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Dushehra celebrates the victory of good over evil as depicted in Ramayan. According to the epic Ramayan, Lord Ram Chandra was the crown prince of Ayodhya who was banished to the forest for 14 years through trickery by his step-mother who wanted the throne for her own son Bharat. Ram's wife Seeta and brother Lakshman accompanied him on his exile. While living in the forest, Seeta was abducted by Ravan, the demon king of Lanka. Ram prayed to Goddes Durga also knwn as Shakti (power) before attacking Lanka to rescue Seeta. Ram and Lakshman lead an army of monkeys and other animals while Ravan had a well trained powerful army. A fierce battle ensued between the two armies for 10 days. Ravan had a boon that enabled him to grow back a head after it was cut off, so it was proving very difficult to beat the mighty Ravan. Finally Ram was able to kill Ravan by shooting an arrow at a vulnerable part of his body. The name Dushehra comes from the 10 heads of Ravan (dus =10, hara = stolen / conquered).  The scenes from the Ramayan are enacted in a folk art form called Ram Lila (Miracles of Ram). The whole story of Ram's life is acted out in 10 days. The tenth day marks the end of Ram Lila when the final act of this drama is staged. Huge effigies, sometimes almost 100 ft high, of Ravan, his son Meghnad and his brother Kumbhkaran are made many days in advance. They are stuffed with hay and fire crackers. At the appointed time, a person dressed as Ram, shoots flaming arrows at the effigies, which start to burn. Shouts of 'Jai Shri Ram’ or 'Hail Lord Ram' resound. People compete with each other to make bigger and better effigies and as they burn, the hidden fireworks begin.


This tenth day is better known as ‘Vijay Dashmi’ since ‘Vijay’ means victory and ‘Dashmi’ means the tenth. Dushehra is celebrated with a great deal of enthusiasm over a period of ten days and is an occasion of revelry for all. It is a time for new clothes, fun, dance, exhibitions and a good time. It is a time when people come together with their families and friends.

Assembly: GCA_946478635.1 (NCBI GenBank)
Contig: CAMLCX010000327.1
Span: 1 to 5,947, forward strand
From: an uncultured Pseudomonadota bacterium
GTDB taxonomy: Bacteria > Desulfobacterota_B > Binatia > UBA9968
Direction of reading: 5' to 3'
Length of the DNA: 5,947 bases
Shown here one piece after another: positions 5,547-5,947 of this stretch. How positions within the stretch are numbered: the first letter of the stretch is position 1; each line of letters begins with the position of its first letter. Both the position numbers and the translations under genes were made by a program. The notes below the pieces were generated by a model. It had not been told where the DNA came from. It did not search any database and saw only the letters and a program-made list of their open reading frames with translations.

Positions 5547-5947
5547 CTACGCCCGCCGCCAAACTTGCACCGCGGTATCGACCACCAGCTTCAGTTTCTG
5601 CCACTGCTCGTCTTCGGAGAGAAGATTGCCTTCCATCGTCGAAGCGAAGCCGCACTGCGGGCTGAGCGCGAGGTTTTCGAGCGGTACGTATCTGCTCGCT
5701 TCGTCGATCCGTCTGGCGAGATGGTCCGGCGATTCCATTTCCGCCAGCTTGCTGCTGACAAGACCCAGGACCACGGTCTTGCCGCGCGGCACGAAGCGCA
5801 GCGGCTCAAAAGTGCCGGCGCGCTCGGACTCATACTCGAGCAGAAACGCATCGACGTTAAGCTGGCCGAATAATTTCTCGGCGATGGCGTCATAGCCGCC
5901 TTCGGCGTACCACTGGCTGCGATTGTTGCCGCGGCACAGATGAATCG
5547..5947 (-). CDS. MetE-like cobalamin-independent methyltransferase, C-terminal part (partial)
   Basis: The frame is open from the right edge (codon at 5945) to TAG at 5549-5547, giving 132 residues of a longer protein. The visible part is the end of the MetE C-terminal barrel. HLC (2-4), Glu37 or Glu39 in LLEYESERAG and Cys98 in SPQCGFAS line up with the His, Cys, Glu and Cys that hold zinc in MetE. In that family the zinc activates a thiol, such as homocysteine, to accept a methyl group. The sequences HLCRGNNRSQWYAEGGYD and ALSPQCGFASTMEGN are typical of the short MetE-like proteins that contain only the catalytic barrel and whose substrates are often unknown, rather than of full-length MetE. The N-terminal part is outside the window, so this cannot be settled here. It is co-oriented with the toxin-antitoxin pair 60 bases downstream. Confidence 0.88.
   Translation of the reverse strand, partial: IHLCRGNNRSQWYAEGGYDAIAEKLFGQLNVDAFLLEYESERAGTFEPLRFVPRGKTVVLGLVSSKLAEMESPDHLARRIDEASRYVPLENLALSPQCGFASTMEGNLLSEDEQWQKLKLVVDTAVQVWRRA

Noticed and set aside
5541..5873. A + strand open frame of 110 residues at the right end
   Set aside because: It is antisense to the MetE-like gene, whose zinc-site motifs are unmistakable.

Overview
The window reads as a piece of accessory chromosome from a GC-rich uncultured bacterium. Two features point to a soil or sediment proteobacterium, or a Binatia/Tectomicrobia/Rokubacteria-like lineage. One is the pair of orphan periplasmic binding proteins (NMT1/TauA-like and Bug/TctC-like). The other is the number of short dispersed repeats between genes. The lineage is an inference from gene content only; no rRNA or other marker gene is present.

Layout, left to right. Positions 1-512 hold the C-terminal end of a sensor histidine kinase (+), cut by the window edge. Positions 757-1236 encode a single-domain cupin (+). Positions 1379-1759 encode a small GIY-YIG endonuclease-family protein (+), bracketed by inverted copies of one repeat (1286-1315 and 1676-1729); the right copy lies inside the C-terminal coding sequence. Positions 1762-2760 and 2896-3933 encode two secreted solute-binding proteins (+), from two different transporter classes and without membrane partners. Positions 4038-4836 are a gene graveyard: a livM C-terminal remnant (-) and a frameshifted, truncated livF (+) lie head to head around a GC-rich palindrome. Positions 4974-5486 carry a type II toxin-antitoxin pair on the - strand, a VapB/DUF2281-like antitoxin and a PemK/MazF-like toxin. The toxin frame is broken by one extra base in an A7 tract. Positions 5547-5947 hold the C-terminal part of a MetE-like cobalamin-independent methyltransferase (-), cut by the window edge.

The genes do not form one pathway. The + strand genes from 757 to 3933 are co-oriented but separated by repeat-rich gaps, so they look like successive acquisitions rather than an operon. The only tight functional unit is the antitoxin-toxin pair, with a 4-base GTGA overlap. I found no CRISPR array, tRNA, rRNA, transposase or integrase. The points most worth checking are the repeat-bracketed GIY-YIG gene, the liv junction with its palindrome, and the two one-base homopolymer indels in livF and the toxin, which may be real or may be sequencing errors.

On Vijay Dashmi everyone celebrates the victory of Ram over Ravan, of good triumphing over evil.


The following link is an example of Ram Leela being enacted in Hindi movies. This particular one was taken from the recent movie Swadesh.

pal pal hai bhaari wipadaa hai aayi

lyrics for pal pal hai bhaarii vo vipadaa hai aa_ii, mohe bachaane ab aao raghuraaii. aao raghuviir aao, raghupatii raam aao. more man ke svaamii, more shriiraam aao. raam\-raam japatii huu.N, sunalo mere raam aao. raam\-raam japatii huu.N, sunalo mere raam jii.

lyrics in Hindi for pal pal hai bhaarii vo vipadaa hai aa_ii. mohe bachaane ab aao raghuraaii. aao raghuviir aao, raghupatii raam aao, more man ke svaamii, more shriiraam aao. raam\-raam japatii huu.N, sunalo mere raam aao raam\-raam japatii huu.N, sunalo mere ram jii.





In Tamil Nadu, Lakshmi, Goddess of wealth and prosperity, Saraswati, Goddess of learning and arts and Shakti (Durga) are also worshipped.


In Andhra Pradesh and Karnataka, families arrange dolls called Bommai Kolu giving it different forms on specially built steps. They decorate it with elaborate spread of lamps and flowers. People fast and pray.


In Kerala, books are kept at the place of worship for three days during which period children are not required to study.

Kulu, a small town in Himachal Pradesh, is witness to unique Dushehra celebrations. Since the times of Maharaja Ranjit Singh, Dushehra celebrations here begin three days after they do in the rest of India. This was so because the Maharaja expected all the kings under his tutelage to be present at Kulu for the celebration. The rulers with their retinues would leave their kingdoms immediately after the celebrations ended and speed to Kulu. Since it took them three days to reach, this practice was established and has continued. Instead of burning the effigies of the demons, five animals - a rooster, a fish, a lamb, a crab, and a buffalo are sacrificed here and a pile of wood is burnt seven days later to symbolize the victory of good over evil. Village deities from all around are brought to Kulu in palanquis for this celebration. The procession is led by musicians and Nati dancers. It is believed that many gods and goddesses reside in and around Kulu and they all come together during this annual reunion. A large fair is also organised on this occasion. This is a good opportunity for people to buy and stock their provisions for the harsh winter ahead, as most places become inaccessible due to snow within a month of the festival.


In Mysore, Dushehra is a royal celebration. It celebrates Durga's triumph over the demon Mahishasura. The demon is believed to come from the city of Mysore and therefore it is the most affected by this event. Celebrations to mark his death are observed on a grand scale. The venue is the Chamundi hill, at the temple of Durga who is also the family deity of the royal family. A regal procession of decorated elephants, courtiers and court symbols proceed to the temple, decorated splendidly for the festival. On reaching the temple, prayers are offered to the goddess.